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LETTERS TO EDITOR
--- Original Review by Macey Levin
The Harlem Renaissance of the 1930's was a rich era in America's cultural life. A major contributor to this outburst of creative activity was Langston Hughes, poet, novelist, and author of 20 plays including Little Ham, which has been musicalized and is being given a rousing production by Amas Musical Theatre at the Hudson Guild Theatre.
The plot, which takes place in 1936, is a mixture of Damon Runyonesque characters, the Newman/Redford film The Sting leavened with TV sitcom circumstances and jokes. Hamlet Hitchcock Jones (Little Ham) is a Harlem rascal who allows himself to be coerced into working for Louie "The Nail" Mahoney, a downtown white hood. Louie plans to annex Harlem's numbers rackets for himself in order to join Bugsy, Dutch and Meyer in gangsterism's higher echelons. When Ham realizes that his friends are going to be victimized, he concocts a scheme that will save them, undermine Louie's nefarious plot and allow him to reclaim his place in the community.
There are a number of pointed references to the pain of the Depression and the frustrations of living in Harlem, but they do not undermine the strength and resiliency of the eminently likeable characters. The time period and the culture of the neighborhood are major elements in the structure of the work, and, though somewhat stereotypically and romantically drawn, they lend an authentic flavor to the optimistic tone of the show.
The plot is predictable and the characters almost cardboard, but the great energy of the production comes from the music written by Judd Woldin, who also wrote the lyrics with Richard Engquist. The songs, played by a five-piece onstage band led by David Alan Bunn, running from bluesy jazz to comic numbers, move the plot and contribute to the spine of the production. The band is integral to the production and they create a lot of sound, sometimes too much, drowning out vocals. Leslie Dockery's choreography captures the spirit of the times by capitalizing on the Lindy while paying attention to characters' individual qualities.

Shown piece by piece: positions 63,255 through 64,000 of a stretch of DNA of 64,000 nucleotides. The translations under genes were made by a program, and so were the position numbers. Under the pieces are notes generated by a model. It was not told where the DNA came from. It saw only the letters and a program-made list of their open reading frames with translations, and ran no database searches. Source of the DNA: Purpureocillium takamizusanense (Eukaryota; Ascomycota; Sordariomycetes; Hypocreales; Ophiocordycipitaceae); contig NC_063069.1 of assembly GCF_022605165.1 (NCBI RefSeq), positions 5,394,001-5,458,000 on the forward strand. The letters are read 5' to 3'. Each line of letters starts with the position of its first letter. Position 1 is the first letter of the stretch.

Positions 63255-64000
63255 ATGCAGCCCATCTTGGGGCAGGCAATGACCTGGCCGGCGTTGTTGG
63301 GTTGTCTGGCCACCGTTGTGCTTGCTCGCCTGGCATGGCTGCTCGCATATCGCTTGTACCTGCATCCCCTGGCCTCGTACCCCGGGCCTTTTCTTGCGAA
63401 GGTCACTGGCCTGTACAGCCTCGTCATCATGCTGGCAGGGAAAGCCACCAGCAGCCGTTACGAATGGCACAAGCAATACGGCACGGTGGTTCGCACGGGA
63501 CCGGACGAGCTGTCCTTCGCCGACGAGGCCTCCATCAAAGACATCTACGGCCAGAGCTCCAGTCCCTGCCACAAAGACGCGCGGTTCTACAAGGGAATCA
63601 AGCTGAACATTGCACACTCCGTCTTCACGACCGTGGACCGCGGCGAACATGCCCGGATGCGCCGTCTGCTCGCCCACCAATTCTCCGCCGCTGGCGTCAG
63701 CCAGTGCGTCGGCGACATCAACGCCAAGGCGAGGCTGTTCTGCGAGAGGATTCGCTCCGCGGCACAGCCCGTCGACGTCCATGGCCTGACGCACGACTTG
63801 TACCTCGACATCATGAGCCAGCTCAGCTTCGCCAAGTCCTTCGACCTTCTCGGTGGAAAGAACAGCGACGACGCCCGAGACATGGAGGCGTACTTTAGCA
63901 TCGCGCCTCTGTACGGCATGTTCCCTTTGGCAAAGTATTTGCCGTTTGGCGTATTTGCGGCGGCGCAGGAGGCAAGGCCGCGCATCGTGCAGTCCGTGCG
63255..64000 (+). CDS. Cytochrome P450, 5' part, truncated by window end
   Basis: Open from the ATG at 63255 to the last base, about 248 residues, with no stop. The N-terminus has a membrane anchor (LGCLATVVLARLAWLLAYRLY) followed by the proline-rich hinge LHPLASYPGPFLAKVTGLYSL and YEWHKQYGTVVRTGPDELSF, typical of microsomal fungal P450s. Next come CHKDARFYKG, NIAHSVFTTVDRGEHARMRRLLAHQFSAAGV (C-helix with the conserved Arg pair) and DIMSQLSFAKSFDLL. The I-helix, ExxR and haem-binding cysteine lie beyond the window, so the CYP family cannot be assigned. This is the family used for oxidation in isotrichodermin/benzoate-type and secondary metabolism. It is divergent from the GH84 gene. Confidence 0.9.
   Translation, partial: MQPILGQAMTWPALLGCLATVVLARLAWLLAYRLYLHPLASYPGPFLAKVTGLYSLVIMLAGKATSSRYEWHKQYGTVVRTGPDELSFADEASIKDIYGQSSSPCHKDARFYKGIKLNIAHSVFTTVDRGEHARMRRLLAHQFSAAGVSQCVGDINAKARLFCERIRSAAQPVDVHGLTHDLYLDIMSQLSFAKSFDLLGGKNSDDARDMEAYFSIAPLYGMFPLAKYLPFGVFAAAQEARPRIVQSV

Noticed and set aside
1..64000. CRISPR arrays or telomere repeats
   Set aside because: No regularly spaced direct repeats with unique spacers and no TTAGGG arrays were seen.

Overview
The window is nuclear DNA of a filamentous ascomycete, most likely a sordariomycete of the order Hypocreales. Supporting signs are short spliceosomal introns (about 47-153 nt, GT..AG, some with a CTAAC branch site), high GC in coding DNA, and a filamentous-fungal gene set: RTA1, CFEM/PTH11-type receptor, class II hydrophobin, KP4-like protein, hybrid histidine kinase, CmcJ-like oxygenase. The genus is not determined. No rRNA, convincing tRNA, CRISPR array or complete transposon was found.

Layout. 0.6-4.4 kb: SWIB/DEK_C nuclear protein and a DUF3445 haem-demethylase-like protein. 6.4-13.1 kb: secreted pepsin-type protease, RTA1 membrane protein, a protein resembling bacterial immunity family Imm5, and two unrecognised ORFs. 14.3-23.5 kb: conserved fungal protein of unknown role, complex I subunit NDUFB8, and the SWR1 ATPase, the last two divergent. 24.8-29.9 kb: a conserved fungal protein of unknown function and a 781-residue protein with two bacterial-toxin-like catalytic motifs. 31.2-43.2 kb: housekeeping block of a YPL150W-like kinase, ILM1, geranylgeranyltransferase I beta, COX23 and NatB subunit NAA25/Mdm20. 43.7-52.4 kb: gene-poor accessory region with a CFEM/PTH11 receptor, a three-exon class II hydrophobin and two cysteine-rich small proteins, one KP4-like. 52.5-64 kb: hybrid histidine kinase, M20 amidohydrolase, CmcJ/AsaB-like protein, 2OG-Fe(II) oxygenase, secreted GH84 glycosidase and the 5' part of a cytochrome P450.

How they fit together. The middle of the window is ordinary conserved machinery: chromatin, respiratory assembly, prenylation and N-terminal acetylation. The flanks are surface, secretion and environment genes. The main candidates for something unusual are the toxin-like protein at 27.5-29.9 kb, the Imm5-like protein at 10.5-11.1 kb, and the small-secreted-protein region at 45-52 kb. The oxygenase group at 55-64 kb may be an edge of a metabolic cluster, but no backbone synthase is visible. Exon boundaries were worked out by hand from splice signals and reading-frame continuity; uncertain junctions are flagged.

Andre Garner, who leads the cast as Ham, is tentative early in the first act, but gains in strength as he rallies his friends. It may have been Garner's or director Eric Riley's choice to enervate Ham in the early stages, but it is a disservice to the actor and the pace of the show. Garner possesses a strong tenor voice and smooth dancing style that buttresses Ham's endearing qualities. As he grows, which he does, the production gains in energy and joy.
The strongest voice in the show belongs to Carmen Ruby Floyd who plays Tiny Lee, Ham's love interest. When Floyd belts her songs, Merman, watch out! Her no-nonsense beauty shop owner is an effective contrast that brings depth to her and Ham.
Each member of the supporting cast is similarly strong, in particular, Danielle Lee Greaves as Lucille the owner of a shoe-shine/numbers shop, Stacy Sergeant's Sugar Lou Bird the aspiring chanteuse who is Louie "The Nail's" mistress, the flamboyantly gay Jimmy of Joe Wilson, Jr. and Joy Styles' manicurist Opal.
Richard Vida as Louie and his mountainous henchman Rushmore played by Jerry Gallagher are more caricature than true villains. Their physical disparity is a comic-book joke that neatly complements the broad characterization and acting style that permeate the production. They, along with others, occasionally push to get a laugh which often proves unsuccessful
Edward T. Gianfrancesco's set design is multileveled, providing flexibility on the small stage to indicate various locations in and around Harlem. The costumes of Bernard Grenier, sometimes using crayon-bright colors, effectively suggest the era and styles of the day. Rich Latta's lighting helps delineate the various playing areas without becoming intrusive, but he sometimes utilizes backlighting for apparently little reason.
Though director Riley has created some awkward transitions by having his actors come directly downstage with the opening measures of most solos and duets, he has infused the show with a sense of style that makes it reminiscent of musicals of the 1950's. It is this charm and energy along with the strength of the performances and music that make Little Ham, a love song to Harlem, an exhilarating experience.
6, 500 Comparative Phrases including 800 Shakespearean Metaphors by CurtainUp's editor.
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